Go deeper: Mueller indictment turns to DNC election hacking
A federal grand jury has indicted 12 Russian military officers working for the Russian intelligence directorate — known as the GRU — for running an active cyber operation in 2016 to steal and disseminate information with the intent to interfere in the U.S. election.
Why it matters: These are the first charges from the Mueller probe that directly accuse the Russian government of meddling in the 2016 election, and come just days before President Trump is set to have a one-on-one with Russian President Vladimir Putin.
Trump has said he will bring up election meddling with Putin, and has been briefed on the indictment, per Deputy Attorney General Rod Rosenstein.
The 29-page indictment details allegations that the Russians targeted state election boards, secretaries of state, and election software companies, in addition to the Democratic Congressional Campaign Committee (DCCC,) the Democratic National Committee (DNC,) and Hillary Clinton's campaign.
The details: 11 officers, who are named in the indictment, are charged with conspiring to hack into computers, steal documents, and release them with the intent to interfere in the election.
- A 12th military officer, also named in the document, is charged with trying to infiltrate computers involved in administering elections, including companies that supply software used to administer elections and verify voter registration information.
- There are 8 counts of aggravated identity theft, in the cases where the Russians used usernames and passwords to commit computer fraud.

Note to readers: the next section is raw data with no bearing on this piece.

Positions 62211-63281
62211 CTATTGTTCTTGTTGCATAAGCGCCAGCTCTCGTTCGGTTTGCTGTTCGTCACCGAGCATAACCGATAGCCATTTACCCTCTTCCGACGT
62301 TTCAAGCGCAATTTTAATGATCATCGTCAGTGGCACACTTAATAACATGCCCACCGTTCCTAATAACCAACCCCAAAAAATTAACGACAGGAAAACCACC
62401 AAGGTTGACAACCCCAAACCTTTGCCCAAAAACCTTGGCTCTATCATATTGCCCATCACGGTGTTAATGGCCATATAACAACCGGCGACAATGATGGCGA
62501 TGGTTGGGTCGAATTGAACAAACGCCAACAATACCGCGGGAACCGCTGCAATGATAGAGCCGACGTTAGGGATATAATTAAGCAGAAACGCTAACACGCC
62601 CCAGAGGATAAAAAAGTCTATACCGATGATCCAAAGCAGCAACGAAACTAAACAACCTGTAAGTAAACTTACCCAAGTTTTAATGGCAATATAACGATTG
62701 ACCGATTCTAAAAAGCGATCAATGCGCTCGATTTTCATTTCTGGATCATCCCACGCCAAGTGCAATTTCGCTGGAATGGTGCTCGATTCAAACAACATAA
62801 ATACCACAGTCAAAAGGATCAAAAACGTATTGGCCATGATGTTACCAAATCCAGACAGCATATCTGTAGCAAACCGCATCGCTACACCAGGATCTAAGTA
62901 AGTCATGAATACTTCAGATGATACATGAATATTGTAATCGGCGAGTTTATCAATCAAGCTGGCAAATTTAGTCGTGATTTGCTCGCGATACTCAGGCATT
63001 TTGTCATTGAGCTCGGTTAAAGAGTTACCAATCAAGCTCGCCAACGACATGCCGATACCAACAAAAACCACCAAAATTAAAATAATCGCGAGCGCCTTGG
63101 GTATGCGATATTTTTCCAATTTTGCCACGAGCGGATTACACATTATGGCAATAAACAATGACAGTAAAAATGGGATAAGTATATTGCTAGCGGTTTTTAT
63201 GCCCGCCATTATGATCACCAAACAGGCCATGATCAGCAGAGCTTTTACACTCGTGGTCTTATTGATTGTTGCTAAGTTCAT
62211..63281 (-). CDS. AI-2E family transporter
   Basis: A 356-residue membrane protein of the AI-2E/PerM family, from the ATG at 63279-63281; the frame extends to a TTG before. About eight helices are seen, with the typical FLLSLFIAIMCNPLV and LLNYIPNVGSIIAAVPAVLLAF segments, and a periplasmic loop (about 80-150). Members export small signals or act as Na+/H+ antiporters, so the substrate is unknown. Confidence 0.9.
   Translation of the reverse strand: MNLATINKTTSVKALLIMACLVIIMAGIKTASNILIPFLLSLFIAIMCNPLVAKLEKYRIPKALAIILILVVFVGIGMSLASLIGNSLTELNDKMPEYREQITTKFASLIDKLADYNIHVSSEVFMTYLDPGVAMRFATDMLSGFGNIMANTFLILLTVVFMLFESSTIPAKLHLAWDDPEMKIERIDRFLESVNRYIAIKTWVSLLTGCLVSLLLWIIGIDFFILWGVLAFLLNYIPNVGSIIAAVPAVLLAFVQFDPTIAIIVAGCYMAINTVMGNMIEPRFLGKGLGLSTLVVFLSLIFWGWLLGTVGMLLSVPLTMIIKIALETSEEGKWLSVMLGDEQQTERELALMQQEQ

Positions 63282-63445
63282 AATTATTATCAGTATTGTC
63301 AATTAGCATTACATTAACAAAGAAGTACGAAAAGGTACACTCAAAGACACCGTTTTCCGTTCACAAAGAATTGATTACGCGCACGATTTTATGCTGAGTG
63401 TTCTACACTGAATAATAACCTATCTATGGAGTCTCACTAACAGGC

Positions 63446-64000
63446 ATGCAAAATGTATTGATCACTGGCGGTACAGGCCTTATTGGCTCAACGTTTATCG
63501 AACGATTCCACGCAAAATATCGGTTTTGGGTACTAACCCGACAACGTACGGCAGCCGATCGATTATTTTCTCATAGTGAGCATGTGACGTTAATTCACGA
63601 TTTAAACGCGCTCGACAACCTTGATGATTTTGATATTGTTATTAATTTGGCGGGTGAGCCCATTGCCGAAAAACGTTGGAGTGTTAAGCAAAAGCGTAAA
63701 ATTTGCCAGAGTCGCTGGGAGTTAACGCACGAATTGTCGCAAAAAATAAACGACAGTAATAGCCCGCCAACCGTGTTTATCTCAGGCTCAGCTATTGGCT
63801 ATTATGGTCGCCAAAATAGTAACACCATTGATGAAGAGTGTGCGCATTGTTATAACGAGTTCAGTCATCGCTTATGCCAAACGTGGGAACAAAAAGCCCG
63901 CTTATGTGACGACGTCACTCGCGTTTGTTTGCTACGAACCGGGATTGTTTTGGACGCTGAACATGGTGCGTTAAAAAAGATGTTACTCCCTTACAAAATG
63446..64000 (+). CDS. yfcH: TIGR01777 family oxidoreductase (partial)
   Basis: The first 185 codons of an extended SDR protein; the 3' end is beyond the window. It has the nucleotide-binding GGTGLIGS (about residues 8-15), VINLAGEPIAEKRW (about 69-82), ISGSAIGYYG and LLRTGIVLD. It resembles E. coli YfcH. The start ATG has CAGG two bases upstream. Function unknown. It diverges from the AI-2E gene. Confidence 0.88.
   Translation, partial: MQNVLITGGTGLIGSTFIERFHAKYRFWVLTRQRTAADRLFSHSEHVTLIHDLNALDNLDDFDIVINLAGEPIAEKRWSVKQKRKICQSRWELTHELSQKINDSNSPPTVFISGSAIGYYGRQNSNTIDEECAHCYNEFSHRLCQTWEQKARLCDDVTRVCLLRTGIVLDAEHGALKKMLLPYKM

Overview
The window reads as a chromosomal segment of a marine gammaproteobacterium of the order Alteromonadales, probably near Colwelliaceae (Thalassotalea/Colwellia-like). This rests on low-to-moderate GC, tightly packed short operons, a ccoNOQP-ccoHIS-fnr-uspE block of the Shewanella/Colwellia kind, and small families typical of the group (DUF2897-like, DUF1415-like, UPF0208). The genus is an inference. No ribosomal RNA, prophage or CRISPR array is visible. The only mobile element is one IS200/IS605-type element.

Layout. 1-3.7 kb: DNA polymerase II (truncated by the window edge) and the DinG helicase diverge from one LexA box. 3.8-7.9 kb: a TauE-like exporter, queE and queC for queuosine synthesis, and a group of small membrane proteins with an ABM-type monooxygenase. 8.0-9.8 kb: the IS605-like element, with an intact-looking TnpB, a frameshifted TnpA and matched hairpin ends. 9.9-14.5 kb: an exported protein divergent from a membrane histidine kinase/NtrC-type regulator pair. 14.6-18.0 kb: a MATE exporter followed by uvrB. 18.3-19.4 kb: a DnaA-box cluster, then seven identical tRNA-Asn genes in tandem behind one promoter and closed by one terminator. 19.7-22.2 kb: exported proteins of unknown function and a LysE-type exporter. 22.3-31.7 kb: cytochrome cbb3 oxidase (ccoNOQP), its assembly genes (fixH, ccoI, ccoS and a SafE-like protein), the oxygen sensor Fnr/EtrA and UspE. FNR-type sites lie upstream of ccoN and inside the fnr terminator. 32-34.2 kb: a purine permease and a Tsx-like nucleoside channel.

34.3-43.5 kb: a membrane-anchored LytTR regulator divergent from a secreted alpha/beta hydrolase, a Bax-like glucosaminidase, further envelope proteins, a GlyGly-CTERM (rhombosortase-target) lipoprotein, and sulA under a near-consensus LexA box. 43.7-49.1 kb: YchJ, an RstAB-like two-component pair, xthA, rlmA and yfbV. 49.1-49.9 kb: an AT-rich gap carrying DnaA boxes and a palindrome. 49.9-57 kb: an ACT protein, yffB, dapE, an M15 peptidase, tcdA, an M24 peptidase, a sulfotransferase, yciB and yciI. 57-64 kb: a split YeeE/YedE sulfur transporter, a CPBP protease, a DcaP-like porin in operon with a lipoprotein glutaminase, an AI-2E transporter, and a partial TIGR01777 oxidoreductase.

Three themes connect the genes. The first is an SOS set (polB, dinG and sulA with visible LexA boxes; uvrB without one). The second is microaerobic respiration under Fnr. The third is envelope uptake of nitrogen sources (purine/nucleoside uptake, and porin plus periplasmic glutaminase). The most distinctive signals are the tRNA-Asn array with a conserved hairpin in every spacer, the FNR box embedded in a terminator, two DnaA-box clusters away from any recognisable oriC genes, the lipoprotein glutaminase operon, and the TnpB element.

- 11 defendants have each been charged with money laundering for using cryptocurrencies to make payments to further their hacking activities and to try to conceal their connection to Russia.
- The indictment seeks the forfeiture of property involved in criminal activity.
The defendants used spear phishing as a way to trick people into exposing security information, such as passwords, and hacked into computer networks to install malware, allowing them to spy and exfiltrate information. The conspirators created false online personas to advance the release of this information.
- Axios' Joe Uchill explains how the indictment appears to confirm earlier reporting and research on how Podesta was phished, down to the specific email that ensnared him.
- That reporting also hinges on Russian hackers' usage of a URL shortening service, and a tragic typo. Podesta's team originally found the phishing email suspicious and asked an IT staffer to evaluate if it should be trusted. According to the IT staffer, he said the email appeared "legitimate," meaning to type "illegitimate."
Notable: On July 27, 2016, Trump said: "Russia, if you're listening, I hope you’re able to find the 30,000 emails that are missing." The indictment explains how, on that night, Russian operatives targeted Clinton campaign emails "for the first time."
Yes, but: There is no allegation in this indictment that these efforts changed the vote count or affected the election result. There is also no allegation that Americans knew they were corresponding with Russian intelligence officers, as also explained in Mueller's February indictment of 13 Russian nationals and entities.